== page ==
This is exactly what the president promised in Diyarbakır. "Just as we cannot imagine Turkey without Istanbul, Izmir, Trabzon, Antalya and Erzurum, we cannot imagine Turkey without Diyarbakır," he said. The Turkish Republic is as much the state of Turks, Arabs and others as it is of the Kurds. He made it clear that while anti-terrorism operations continue, there will be no rollover from upholding and protecting the rights of Kurdish citizens. Despite the state of emergency declared after the July 15 coup attempt, there has been no change in the implementation of reforms that the Kurdish citizens enjoy today. The government is investing, among others, millions of dollars in the Sur district of Diyarbakır to rebuild areas destroyed by the PKK terrorists.

President Erdoğan rejects the PKK's dirty politics of talking about peace while holding a gun. He rejects the HDP's pretension to be a voice for the Kurds when it speaks first and foremost for the PKK. The reality is that the HDP has never shown the courage to question and reject the PKK during and after the peace process initiated by Erdoğan himself.

No government would accept any political interlocutor that seeks to grant legitimacy to armed struggle by supporting the PKK while enjoying the privileges of parliamentary politics. This is like acquiescing to the demands of the IRA in Northern Ireland, ETA in Spain or FARC in Colombia to continue armed struggle while calling for political recognition or peace.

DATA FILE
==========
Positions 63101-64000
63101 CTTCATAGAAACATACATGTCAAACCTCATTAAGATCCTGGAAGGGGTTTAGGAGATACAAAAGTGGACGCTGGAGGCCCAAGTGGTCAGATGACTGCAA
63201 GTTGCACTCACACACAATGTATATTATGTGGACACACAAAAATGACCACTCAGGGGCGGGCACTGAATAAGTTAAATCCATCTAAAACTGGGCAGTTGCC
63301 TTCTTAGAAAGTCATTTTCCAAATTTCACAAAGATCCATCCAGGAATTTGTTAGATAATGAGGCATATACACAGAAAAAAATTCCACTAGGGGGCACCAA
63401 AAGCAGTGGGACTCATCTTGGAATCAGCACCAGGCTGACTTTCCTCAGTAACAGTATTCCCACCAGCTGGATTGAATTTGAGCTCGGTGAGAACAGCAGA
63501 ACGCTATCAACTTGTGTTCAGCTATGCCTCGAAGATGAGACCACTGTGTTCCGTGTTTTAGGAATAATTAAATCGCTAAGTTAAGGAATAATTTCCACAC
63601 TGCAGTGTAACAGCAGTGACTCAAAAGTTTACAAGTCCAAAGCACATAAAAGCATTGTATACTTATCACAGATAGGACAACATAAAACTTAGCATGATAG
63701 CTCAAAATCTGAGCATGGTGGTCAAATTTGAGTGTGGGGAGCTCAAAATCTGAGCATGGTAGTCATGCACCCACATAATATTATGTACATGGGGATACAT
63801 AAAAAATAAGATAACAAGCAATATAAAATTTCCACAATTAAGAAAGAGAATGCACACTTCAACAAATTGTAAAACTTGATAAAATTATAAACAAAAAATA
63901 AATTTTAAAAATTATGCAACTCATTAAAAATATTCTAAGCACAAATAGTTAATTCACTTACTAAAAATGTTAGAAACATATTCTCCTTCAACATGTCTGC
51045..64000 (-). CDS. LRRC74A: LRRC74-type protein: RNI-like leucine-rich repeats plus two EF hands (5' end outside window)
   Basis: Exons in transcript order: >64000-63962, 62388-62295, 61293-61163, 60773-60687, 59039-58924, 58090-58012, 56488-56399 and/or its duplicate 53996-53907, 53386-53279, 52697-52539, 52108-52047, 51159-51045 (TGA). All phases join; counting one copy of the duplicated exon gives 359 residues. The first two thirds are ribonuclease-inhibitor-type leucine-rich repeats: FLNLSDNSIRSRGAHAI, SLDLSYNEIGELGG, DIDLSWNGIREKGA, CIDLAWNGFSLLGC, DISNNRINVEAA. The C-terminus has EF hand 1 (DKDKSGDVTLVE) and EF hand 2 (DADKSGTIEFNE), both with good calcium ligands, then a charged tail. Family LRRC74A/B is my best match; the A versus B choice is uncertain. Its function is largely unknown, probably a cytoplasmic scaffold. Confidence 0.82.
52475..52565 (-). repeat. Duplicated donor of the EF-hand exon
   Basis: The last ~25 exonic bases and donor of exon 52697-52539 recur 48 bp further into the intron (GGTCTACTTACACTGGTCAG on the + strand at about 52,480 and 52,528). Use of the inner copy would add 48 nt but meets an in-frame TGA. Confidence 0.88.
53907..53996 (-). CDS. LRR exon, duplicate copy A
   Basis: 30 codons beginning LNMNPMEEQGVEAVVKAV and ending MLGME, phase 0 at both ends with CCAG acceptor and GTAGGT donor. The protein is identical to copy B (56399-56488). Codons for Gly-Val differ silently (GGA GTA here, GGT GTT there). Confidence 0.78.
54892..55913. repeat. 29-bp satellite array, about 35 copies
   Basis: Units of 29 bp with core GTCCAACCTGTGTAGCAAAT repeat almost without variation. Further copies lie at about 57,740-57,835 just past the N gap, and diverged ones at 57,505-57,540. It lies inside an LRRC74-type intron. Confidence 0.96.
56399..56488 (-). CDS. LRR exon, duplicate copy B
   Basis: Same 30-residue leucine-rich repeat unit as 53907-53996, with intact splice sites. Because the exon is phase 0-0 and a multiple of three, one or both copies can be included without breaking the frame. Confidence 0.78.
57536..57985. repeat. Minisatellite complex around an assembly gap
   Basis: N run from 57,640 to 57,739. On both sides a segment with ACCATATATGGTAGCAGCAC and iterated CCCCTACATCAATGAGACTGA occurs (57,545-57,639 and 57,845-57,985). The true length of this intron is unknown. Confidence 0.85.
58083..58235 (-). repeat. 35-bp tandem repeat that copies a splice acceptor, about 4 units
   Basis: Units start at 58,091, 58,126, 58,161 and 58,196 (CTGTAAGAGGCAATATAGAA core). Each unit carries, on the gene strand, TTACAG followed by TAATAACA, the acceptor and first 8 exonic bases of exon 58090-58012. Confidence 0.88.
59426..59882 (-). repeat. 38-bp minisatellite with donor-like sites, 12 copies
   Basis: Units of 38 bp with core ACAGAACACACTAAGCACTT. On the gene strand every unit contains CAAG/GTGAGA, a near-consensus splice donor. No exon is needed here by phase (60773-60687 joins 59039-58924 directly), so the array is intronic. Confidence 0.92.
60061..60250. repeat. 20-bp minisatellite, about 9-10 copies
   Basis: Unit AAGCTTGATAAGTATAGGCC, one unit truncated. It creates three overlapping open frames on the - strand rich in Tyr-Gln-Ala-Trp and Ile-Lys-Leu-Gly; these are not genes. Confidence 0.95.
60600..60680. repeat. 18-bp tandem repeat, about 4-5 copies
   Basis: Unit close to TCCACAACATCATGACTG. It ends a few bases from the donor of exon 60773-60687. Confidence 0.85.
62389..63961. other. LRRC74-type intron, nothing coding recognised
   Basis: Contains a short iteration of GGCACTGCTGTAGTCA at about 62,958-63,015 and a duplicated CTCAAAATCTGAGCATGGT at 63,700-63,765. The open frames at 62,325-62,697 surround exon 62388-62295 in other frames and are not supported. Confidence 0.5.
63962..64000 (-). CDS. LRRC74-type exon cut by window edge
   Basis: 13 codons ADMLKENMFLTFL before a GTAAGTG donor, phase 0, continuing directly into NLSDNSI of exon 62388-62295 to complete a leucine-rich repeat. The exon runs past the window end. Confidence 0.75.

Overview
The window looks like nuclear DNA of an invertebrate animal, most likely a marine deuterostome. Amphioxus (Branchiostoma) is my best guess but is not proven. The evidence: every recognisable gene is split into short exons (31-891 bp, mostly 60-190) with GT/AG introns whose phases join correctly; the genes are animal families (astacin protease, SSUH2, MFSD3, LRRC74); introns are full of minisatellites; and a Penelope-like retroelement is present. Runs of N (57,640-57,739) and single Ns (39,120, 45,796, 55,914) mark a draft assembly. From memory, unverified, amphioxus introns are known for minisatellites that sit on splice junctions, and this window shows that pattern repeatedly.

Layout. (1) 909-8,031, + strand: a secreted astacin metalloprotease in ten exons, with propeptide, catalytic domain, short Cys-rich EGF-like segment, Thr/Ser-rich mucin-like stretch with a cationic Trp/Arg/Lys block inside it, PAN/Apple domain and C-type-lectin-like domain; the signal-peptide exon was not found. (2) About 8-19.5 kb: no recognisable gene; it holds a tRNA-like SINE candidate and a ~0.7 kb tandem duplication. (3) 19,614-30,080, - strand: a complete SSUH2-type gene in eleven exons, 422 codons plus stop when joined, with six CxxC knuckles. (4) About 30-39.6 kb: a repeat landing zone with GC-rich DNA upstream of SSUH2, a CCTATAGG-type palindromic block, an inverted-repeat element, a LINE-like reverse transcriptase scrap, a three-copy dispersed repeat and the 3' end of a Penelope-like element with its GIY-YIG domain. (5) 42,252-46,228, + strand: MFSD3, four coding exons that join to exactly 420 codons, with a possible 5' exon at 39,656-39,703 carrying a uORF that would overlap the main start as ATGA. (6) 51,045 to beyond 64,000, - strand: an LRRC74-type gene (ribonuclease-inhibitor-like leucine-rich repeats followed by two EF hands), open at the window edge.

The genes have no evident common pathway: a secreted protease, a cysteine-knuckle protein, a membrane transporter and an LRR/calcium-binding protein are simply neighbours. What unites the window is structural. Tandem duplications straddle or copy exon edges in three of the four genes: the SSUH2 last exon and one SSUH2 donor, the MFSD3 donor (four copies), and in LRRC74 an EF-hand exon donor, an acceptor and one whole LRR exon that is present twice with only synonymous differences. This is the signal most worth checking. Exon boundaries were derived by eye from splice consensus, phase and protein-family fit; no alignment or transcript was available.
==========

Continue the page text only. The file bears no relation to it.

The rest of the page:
Saving the Kurds from the PKK means not only recognizing their rights and elevating their living standards but also protecting them from the violence and oppression of the PKK. Most Kurds in Diyarbakır, Hakkari, Şırnak and other Kurdish-populated cities say that they support the recent security measures taken against the PKK and its urban militants because it gives them a sense of normalcy and hope for the future.

Those European governments that give a free ride to the various PKK installments in their countries and seeking to use them against Turkey are not only violating their own principles but also engaging in a self-defeating strategy. The U.S. administration is making the same mistake by supporting the PKK's Syria branches the Democratic Union Party (PYD) and the People's Protection Units (YPG) in the name of fighting Daesh. It is no secret that the PKK is using the Syrian war as a tool for its regional ambitions. The policy of supporting the PKK and its various outlets in Europe or in Syria will have serious consequences for regional peace and security.

Meanwhile, the vast majority of Kurds are sick and tired of being seen as pawns to be used by foreign actors against their own country. They are fed up with the Western media that takes only the PKK and HDP mouthpieces seriously and dismisses their anti-PKK stance. They reject the image of the Kurd as a Marxist-Leninist ideological tool at the hands of foreign agents seeking proxy wars. They abhor those who promote the PKK's political agenda in the name of the Kurds.

The polls suggest that Kurdish voters support the constitutional referendum in higher numbers than expected. This is natural given that they see the benefits of the proposed system that will end the period of weak coalition governments, energize the economy and establish a strong system of checks and balances.

Erdoğan's message of embracing the Kurds as equal members of the Republic has characterized his policy since 2003 and remains important for both the April 16 referendum and beyond.